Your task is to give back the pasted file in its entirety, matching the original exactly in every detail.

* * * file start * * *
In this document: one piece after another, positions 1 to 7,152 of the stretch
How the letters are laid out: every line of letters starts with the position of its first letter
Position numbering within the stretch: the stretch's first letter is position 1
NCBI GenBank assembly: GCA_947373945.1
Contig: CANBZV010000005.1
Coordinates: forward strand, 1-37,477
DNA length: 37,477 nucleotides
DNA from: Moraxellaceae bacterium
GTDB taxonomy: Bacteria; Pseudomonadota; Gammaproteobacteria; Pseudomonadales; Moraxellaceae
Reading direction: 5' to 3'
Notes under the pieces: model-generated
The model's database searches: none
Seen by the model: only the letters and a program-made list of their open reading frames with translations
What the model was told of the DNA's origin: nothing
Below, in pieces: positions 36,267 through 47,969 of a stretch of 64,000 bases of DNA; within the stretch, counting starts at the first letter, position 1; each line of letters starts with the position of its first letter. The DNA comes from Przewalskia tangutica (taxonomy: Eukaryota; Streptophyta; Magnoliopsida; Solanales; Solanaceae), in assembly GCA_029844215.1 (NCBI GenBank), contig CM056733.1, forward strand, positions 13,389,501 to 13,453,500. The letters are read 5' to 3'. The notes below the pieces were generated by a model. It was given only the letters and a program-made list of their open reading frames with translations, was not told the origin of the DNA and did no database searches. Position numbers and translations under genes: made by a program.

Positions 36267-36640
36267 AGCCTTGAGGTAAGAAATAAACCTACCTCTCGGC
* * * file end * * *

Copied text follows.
In this document: one piece after another, positions 1 to 7,152 of the stretch
How the letters are laid out: every line of letters starts with the position of its first letter
Position numbering within the stretch: the stretch's first letter is position 1
NCBI GenBank assembly: GCA_947373945.1
Contig: CANBZV010000005.1
Coordinates: forward strand, 1-37,477
DNA length: 37,477 nucleotides
DNA from: Moraxellaceae bacterium
GTDB taxonomy: Bacteria; Pseudomonadota; Gammaproteobacteria; Pseudomonadales; Moraxellaceae
Reading direction: 5' to 3'
Notes under the pieces: model-generated
The model's database searches: none
Seen by the model: only the letters and a program-made list of their open reading frames with translations
What the model was told of the DNA's origin: nothing
Below, in pieces: positions 36,267 through 47,969 of a stretch of 64,000 bases of DNA; within the stretch, counting starts at the first letter, position 1; each line of letters starts with the position of its first letter. The DNA comes from Przewalskia tangutica (taxonomy: Eukaryota; Streptophyta; Magnoliopsida; Solanales; Solanaceae), in assembly GCA_029844215.1 (NCBI GenBank), contig CM056733.1, forward strand, positions 13,389,501 to 13,453,500. The letters are read 5' to 3'. The notes below the pieces were generated by a model. It was given only the letters and a program-made list of their open reading frames with translations, was not told the origin of the DNA and did no database searches. Position numbers and translations under genes: made by a program.

Positions 36267-36640
36267 AGCCTTGAGGTAAGAAATAAACCTACCTCTCGGC